Having determined that this was a case where a valid judgment could not be entered without the making and filing of a finding of fact, we come to the question of what action on our part is appropriate. The question is raised in our minds by the action taken by the Supreme Court in Supple v. Luckenbach (1938), 12 Cal. 2d 319 [84 P.2d 52] where, in a situation similar to but not exactly like ours, instead of reversing the invalid judgment, the appeal from the judgment was dismissed. In the Supple case findings, which were required, were, by clerical inadvertence, filed without having been signed. Almost two months later the trial judge, not a resident of the county where the case had been tried, acting under the impression that he had signed the findings, signed a judgment and it was filed with the clerk. After an appeal had been taken from this judgment, new findings were prepared, signed and filed and thereupon a new judgment was entered. A motion to dismiss the appeal was made and in determining that it should be granted the Supreme Court referred to the "practically identical" case of Easterly v. Cook (1934), 140 Cal. App. 115 [35 P.2d 164], where the trial court had on motion set aside a judgment which had been entered after the filing of unsigned findings. The Supreme Court then pointed out that the trial court in the action before it, while not striking the first judgment from the records, did sign findings and a judgment, thus treating the former one as a nullity, with the result that there was a valid judgment of record, as to which the appeal was premature. The appeal was then dismissed, not on the ground that the first judgment was a nullity, but because the "appeal was prematurely taken."

The Supple case did not evidence any disaffection with the principles and practice established by the decided cases, and we do not regard it as requiring an exception to be made to them in cases that differ from it. Our case does differ. Our judgment was not entered inadvertently, nor was it set aside by the direct or indirect action of the trial court. No [62 Cal. App. 2d 652] subsequent judgment was entered, so that it cannot be said that the appeal was prematurely taken. "The dismissal of an appeal is in effect an affirmance of the judgment or order appealed from." (Code Civ. Proc., sec. 955.) The only judgment in this case should be reversed, not affirmed, by the dismissal of the appeal.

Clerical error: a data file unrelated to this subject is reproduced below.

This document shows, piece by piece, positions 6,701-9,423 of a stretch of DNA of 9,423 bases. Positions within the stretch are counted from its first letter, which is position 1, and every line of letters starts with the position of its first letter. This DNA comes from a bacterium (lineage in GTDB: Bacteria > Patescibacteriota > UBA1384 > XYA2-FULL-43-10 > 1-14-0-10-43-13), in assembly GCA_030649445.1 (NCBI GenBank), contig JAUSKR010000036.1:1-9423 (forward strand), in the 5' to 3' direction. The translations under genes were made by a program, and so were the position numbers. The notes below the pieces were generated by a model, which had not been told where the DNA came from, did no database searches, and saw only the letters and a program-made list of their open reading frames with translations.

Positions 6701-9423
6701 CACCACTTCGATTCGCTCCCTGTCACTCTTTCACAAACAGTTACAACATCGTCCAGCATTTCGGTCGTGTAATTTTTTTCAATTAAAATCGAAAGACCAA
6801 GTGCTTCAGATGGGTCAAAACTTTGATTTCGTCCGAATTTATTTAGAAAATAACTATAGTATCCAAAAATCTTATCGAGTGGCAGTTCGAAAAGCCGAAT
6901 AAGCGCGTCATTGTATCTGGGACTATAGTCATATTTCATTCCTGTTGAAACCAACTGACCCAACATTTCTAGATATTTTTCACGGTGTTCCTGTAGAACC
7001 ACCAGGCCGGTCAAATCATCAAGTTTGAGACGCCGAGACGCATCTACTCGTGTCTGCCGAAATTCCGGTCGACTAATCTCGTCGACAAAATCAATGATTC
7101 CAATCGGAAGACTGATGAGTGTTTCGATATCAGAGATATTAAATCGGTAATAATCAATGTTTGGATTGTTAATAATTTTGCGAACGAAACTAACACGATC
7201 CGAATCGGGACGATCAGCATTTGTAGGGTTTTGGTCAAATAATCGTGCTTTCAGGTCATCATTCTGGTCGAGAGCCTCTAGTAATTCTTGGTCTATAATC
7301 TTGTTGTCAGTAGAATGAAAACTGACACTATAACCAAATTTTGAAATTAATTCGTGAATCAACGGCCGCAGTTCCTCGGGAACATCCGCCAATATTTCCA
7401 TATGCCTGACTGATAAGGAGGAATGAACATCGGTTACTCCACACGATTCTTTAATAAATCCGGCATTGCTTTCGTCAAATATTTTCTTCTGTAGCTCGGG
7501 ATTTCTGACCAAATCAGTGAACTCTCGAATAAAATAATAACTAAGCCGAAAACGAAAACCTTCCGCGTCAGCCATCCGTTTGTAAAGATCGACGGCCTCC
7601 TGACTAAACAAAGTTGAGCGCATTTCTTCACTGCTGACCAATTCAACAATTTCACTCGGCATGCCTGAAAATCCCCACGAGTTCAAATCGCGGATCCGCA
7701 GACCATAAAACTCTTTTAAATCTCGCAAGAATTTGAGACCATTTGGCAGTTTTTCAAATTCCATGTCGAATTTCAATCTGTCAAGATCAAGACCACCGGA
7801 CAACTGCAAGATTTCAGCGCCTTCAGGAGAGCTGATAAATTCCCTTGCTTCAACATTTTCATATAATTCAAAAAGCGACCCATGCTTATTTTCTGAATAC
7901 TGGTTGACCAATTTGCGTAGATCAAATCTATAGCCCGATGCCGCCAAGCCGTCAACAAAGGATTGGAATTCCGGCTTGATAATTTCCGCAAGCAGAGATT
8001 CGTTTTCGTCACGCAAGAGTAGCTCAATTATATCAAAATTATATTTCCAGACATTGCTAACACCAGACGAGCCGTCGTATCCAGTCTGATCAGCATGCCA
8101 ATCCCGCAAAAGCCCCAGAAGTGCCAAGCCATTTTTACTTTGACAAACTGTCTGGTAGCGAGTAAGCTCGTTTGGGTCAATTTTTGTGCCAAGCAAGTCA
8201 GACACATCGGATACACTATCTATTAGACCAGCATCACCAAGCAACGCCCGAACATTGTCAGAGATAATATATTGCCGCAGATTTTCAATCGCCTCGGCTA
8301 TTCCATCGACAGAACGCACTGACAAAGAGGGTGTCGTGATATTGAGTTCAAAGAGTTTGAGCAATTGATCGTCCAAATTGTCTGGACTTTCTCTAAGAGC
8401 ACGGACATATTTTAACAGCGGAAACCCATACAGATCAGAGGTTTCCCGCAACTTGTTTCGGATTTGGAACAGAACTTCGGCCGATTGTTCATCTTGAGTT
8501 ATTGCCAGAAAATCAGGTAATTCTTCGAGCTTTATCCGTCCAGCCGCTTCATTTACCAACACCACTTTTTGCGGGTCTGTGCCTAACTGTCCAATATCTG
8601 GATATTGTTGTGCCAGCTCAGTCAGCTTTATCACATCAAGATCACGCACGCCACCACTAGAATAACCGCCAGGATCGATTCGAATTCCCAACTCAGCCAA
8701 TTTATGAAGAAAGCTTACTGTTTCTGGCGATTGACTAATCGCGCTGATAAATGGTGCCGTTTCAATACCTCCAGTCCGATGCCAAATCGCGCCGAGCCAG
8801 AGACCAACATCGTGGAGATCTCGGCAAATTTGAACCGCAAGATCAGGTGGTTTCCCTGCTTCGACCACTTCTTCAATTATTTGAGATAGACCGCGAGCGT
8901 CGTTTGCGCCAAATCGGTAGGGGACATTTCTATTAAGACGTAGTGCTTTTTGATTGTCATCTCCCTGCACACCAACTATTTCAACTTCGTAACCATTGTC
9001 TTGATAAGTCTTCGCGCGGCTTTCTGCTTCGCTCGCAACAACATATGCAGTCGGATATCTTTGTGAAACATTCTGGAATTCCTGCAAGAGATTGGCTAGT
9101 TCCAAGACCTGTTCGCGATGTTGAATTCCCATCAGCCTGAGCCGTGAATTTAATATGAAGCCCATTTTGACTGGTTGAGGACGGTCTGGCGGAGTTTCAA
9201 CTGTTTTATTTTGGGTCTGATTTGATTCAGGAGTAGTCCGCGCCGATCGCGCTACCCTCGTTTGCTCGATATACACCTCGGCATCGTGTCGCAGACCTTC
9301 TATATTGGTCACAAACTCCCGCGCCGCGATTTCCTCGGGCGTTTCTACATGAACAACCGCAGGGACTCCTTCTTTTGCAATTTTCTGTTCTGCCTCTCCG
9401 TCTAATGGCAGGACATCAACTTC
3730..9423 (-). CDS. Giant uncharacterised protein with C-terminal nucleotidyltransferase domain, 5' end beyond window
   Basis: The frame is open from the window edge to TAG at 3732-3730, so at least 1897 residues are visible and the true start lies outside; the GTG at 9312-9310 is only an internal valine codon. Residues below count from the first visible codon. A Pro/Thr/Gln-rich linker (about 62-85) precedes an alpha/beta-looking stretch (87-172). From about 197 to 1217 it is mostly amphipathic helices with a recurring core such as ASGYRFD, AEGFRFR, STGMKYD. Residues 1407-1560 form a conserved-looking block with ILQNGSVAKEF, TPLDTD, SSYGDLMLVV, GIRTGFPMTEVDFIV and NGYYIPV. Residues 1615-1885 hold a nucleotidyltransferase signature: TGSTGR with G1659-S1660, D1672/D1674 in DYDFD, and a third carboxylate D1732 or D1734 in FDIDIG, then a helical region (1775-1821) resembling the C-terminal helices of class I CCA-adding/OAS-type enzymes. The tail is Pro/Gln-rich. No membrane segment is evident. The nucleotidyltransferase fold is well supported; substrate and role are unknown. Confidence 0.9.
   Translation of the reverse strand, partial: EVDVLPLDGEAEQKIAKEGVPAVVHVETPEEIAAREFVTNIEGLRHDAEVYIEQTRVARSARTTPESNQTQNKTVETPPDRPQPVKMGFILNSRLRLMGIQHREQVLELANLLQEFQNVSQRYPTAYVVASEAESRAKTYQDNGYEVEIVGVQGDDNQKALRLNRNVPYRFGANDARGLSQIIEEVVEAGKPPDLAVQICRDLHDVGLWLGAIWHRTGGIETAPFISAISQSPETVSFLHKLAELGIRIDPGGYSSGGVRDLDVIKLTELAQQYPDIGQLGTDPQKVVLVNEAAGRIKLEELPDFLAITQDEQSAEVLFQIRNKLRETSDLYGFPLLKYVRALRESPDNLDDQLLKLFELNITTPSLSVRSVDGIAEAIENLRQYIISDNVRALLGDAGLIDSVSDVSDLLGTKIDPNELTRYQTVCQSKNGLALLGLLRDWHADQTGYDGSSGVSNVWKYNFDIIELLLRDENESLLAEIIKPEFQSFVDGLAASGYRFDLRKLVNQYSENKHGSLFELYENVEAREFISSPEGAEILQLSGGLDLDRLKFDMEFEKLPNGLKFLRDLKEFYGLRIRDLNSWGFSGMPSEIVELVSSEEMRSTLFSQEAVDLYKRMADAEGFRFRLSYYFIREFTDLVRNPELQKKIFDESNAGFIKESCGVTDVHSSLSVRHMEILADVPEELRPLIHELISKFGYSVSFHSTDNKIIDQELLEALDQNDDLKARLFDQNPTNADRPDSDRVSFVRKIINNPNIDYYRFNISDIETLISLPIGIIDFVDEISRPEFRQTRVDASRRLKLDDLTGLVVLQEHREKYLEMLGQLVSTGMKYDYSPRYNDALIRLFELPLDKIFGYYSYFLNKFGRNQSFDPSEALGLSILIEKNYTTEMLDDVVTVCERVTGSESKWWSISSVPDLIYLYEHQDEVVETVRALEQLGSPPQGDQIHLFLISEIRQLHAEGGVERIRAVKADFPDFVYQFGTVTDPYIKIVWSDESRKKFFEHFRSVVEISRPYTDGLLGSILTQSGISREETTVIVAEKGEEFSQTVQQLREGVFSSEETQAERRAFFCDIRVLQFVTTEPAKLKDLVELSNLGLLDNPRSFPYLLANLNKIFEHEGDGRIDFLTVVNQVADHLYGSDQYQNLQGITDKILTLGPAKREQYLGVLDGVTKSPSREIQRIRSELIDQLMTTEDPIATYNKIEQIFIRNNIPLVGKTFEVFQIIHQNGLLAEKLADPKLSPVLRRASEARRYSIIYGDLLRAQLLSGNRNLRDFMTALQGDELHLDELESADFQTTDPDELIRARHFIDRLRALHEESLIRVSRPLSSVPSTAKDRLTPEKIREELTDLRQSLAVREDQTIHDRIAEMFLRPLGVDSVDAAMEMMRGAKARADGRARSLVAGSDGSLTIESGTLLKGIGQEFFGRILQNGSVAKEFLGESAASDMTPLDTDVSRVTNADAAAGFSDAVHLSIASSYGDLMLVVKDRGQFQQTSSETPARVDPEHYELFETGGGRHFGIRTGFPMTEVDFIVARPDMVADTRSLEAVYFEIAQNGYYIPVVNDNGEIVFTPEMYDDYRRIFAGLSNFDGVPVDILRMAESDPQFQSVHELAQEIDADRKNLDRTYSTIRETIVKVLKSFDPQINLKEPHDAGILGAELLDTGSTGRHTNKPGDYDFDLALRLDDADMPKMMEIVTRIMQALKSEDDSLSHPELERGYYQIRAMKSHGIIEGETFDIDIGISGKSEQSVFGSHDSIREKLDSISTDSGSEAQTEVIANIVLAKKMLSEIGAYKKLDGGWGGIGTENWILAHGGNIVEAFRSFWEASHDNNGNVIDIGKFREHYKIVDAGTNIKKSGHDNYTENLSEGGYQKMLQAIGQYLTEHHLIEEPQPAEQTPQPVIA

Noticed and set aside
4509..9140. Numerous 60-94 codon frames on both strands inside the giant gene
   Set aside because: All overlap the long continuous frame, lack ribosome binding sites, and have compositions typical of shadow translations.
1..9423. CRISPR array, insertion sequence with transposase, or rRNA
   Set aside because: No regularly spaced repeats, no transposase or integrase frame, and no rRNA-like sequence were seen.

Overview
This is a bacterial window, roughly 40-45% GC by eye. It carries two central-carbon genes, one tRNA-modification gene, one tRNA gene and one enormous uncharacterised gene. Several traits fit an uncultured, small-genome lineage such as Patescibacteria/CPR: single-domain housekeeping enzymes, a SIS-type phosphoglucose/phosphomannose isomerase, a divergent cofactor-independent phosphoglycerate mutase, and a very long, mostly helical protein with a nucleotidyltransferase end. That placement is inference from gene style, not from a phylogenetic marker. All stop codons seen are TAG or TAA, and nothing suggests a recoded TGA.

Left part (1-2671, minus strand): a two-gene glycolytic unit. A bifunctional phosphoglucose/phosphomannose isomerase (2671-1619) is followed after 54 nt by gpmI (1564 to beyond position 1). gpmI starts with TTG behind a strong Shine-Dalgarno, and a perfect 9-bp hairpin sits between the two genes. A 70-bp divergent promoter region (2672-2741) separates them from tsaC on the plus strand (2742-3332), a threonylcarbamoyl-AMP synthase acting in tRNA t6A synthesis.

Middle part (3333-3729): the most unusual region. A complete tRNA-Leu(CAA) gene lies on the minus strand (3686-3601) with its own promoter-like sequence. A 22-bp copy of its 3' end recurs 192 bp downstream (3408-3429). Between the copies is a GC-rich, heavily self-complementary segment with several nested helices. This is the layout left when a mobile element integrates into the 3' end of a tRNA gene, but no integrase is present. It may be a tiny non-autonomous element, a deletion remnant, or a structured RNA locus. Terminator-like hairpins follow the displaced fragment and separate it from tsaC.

[8] The principles and practice of the decided cases warrants our reversal of the judgment. The entry of a judgment without findings, where findings are required and not waived, is not an immaterial error in procedure. (Holland v. Kelly (1917), 177 Cal. 43, 45 [169 P. 1000]; Estate of Pendell (1932), 216 Cal. 384, 385 [14 P.2d 506]; McKeever v. Locke-Paddon Co., supra, 49 Cal. App. 350, 351 [193 P. 258]; Estate of Ingram (1929), 99 Cal. App. 660, 662 [279 P. 208].) In each of the cases just cited the complication created by entering a judgment without the filing of prerequisite findings was cured by reversing the judgment on appeal. [9] An appeal should be an appropriate remedy. The judgment appealed from would be a valid judgment, if findings had been waived, and as the judgment roll need not, and does not, reveal whether findings were or were not waived, the judgment, under many circumstances, would be immune from attack. (Carpenter v. Pacific Mut. Life Ins. Co. (1937), 10 Cal. 2d 307, 326 [74 P.2d 761].) It is true that such judgments may be characterized as nullities. (Vallejo etc. R. R. Co. v. Reed Orchard Co. (1915), 169 Cal. 545, 579 [147 P. 238]; Supple v. Luckenbach, supra, 12 Cal. 2d 319, 323 [84 P.2d 52].) However, "It has been repeatedly held that an appeal may be taken from an order or judgment notwithstanding the fact that it is void." (2 Cal.Jur. 184; and see Ewing v. Richvale Land Co. (1917), 176 Cal. 152, 153 [167 P. 876]; Estate of Smead (1938), 12 Cal. 2d 20, 26 [82 P.2d 182]; Ivory v. Superior Court (1938), 12 Cal. 2d 455, 460 [85 P.2d 894].) To conclude that we have no jurisdiction on this appeal to reverse the judgment which was entered in book 1274, page 264, on August 20, 1942, because it has not yet been rendered, in that findings have not been filed, would be to give words precedence over the ideas they are meant to convey, and to give to a form of procedure greater obeisance than to the object sought to be attained.

In reversing this judgment we have no thought that the only possible result will be the reentry of the same judgment over again. As we have noted, the trial judge is not bound [62 Cal. App. 2d 653] by the report of his appraiser, and it may be that when he comes to make his own finding on the issue before him he will find unacceptable the opinion of his witness, who arrived at a value considerably less than half of that determined by defendants' four expert witnesses. He may, too, desire to take steps to avoid the effect of the conversation which admittedly took place between his appraiser and Mr. Cole, an employee of the defendant Petroleum Production Company. Conversing with Mr. Cole was a plain violation of the spirit of that provision of the stipulation which agreed that the court was to make an order forbidding the employees to "contact either directly or indirectly said appraiser," although the letter of the stipulation was observed by the mere making of the order.

The judgment is reversed.

Desmond, P. J., and Shinn, J., concurred.